* Draft design submitted for approval at Durban talks
* When approved, paves way for set-up in 2012, launch in
By Nina Chestney and Agnieszka Flak
LONDON, Oct 21 A U.N. committee has completed
the draft design of a fund to help developing countries tackle
climate change, paving the way for its launch in 2013, the
U.N.'s climate chief said on Friday.
Last year, countries agreed to create the 'Green Climate
Fund' to channel up to $100 billion a year by 2020 to developing
countries to help fight climate change.
An international committee in charge of designing the fund
met this week in South Africa, but some organisations accused
the United States and Saudi Arabia of hampering the process.
Negotiators from around the world will consider whether to
approve the design at next month's U.N. climate summit in
Durban, where hopes have faded for sealing a new globally
binding climate pact to succeed the Kyoto Protocol from 2013.
"The Committee ended its work by submitting for
consideration and approval in Durban both a draft instrument for
the Green Climate Fund and recommendations on transitional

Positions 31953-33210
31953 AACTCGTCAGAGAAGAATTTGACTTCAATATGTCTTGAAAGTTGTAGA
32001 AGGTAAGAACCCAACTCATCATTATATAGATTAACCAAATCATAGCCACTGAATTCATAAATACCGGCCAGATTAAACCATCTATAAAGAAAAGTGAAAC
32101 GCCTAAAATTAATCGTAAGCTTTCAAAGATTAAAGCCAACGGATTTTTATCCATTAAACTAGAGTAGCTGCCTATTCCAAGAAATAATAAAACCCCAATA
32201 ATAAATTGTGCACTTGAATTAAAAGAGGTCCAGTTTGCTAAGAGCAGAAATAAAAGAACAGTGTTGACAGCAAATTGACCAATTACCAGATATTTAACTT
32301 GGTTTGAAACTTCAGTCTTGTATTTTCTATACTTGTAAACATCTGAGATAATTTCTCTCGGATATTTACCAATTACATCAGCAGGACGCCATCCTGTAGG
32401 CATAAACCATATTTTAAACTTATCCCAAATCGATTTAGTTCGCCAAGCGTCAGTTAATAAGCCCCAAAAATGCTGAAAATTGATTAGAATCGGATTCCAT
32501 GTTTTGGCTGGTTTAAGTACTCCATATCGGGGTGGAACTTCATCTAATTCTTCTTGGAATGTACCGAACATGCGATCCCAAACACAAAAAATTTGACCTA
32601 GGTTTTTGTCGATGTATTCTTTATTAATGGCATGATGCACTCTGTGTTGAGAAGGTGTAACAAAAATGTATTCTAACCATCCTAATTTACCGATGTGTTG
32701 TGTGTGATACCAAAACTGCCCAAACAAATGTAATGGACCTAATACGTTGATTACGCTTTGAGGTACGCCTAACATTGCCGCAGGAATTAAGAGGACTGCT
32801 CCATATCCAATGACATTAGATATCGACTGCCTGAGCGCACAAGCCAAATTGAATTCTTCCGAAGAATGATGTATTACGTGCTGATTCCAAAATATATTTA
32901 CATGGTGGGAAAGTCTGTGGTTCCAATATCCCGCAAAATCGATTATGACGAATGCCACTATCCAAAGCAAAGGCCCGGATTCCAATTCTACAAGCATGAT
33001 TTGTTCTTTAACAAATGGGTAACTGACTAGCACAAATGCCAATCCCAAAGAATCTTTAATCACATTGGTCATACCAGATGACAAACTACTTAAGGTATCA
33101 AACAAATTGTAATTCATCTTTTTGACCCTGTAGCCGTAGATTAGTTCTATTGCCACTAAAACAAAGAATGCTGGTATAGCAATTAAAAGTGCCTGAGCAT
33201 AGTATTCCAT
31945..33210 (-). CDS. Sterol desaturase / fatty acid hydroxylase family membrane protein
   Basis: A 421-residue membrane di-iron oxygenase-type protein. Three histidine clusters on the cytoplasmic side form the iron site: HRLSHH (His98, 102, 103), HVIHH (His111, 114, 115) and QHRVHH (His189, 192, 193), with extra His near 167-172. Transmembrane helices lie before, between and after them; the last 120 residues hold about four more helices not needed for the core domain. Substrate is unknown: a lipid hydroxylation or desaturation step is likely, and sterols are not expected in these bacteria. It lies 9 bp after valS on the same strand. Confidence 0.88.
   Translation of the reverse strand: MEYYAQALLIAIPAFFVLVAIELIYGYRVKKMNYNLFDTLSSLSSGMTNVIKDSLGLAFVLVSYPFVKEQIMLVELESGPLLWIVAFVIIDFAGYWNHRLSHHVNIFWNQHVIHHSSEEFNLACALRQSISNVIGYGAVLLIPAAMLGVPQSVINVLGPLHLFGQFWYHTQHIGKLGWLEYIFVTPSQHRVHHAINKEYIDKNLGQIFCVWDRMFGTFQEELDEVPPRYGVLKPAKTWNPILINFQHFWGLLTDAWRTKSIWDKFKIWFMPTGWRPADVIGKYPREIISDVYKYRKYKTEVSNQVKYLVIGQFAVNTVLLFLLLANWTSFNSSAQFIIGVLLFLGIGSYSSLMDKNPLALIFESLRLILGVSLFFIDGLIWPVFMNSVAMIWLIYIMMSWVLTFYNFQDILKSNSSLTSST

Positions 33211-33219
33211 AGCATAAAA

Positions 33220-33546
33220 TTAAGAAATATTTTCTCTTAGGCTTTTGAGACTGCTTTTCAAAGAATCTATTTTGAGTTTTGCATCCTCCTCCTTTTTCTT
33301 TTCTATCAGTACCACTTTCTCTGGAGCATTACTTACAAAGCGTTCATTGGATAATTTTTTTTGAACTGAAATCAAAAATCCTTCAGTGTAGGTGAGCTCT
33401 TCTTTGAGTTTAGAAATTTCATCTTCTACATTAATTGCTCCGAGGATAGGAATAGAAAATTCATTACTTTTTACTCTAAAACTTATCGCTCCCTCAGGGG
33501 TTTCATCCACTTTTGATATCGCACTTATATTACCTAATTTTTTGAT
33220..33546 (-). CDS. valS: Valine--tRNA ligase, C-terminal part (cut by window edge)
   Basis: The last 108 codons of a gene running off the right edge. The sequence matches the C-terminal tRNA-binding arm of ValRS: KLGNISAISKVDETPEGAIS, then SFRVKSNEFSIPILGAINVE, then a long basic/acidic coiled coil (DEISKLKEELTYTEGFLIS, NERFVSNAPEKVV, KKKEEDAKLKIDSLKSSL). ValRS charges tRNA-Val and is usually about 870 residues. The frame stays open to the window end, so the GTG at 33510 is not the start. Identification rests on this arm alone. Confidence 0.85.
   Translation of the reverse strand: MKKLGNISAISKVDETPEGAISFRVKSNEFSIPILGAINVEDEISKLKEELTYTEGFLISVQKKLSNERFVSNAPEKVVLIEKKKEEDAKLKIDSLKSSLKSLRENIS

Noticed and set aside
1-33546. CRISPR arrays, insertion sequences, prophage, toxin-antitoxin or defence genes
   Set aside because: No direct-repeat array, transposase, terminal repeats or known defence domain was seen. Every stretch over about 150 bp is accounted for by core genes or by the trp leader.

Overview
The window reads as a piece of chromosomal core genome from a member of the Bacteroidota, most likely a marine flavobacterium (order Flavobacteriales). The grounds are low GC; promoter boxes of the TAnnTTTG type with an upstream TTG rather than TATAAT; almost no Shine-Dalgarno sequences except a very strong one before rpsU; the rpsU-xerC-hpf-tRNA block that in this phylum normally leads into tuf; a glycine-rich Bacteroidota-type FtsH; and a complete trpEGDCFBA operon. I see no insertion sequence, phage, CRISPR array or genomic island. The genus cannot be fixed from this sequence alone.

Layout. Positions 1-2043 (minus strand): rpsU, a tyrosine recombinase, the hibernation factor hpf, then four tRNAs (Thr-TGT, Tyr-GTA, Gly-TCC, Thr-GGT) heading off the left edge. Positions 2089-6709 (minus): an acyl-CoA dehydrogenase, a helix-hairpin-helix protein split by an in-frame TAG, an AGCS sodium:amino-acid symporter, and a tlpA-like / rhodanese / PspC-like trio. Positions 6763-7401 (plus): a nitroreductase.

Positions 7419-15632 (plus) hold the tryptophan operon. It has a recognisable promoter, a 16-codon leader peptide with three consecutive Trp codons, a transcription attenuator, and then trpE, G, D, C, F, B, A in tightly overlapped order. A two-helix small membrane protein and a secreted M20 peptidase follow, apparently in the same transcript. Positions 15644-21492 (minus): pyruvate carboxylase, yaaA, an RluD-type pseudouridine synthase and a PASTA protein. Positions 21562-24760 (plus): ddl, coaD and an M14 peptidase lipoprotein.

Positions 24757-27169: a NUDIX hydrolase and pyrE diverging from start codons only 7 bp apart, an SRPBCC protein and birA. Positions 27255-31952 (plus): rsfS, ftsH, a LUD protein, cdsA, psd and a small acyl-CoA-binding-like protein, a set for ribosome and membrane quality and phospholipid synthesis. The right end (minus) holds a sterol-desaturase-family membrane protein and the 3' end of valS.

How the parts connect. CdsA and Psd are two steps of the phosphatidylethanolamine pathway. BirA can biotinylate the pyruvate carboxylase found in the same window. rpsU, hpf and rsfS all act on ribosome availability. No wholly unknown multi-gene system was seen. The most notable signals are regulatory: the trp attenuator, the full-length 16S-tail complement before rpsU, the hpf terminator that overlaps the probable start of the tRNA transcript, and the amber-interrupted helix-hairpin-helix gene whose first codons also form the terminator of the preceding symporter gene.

arrangements to get it launched quickly," Christiana Figueres,
executive secretary of the U.N. Framework Convention on Climate
Change, said in a statement emailed to Reuters.
"The submissions (...) include a strong signal to engage
the private sector and a solid basis to develop country-driven
operations through direct access to funds."
"Once approved in Durban, they would allow the fund to grow
quite quickly, especially as the financial environment improves,
and the way would be open for a fairly rapid set-up of the fund
in 2012 and full initial operations in 2013," she added.
The UK-based International Institute for Environment and
Development (IIED) said on Thursday that the United States and
Saudi Arabia had withdrawn their support for the overall design
of the fund due to concerns about some wording of the text.
At a U.N. meeting in Panama last month, more than 100 of the
world's poorest nations accused the United States of blocking
talks on how to scale up climate finance.
Some of the poorest nations in Africa and Asia -- which are
particularly vulnerable to climate change -- have been urging
more direct access to the fund and want to make sure green
finance is in place before committing to a binding climate pact.
They argue that national climate change trust funds in
developing nations should be able to access the Green Climate
Fund directly, rather than going through a third party such as
the World Bank, which entails long delays and excessive
paperwork, the IIED said in a statement.
"Direct access would allow more devolved decision-making to
reflect local and national concerns and it would enable
countries to integrate the funding into their national plans and
strategies for dealing with climate change," said Pa Ousman
Jarju, chair of the Least Developed Countries negotiating block
at the U.N. climate change talks.
(Editing by Jason Neely)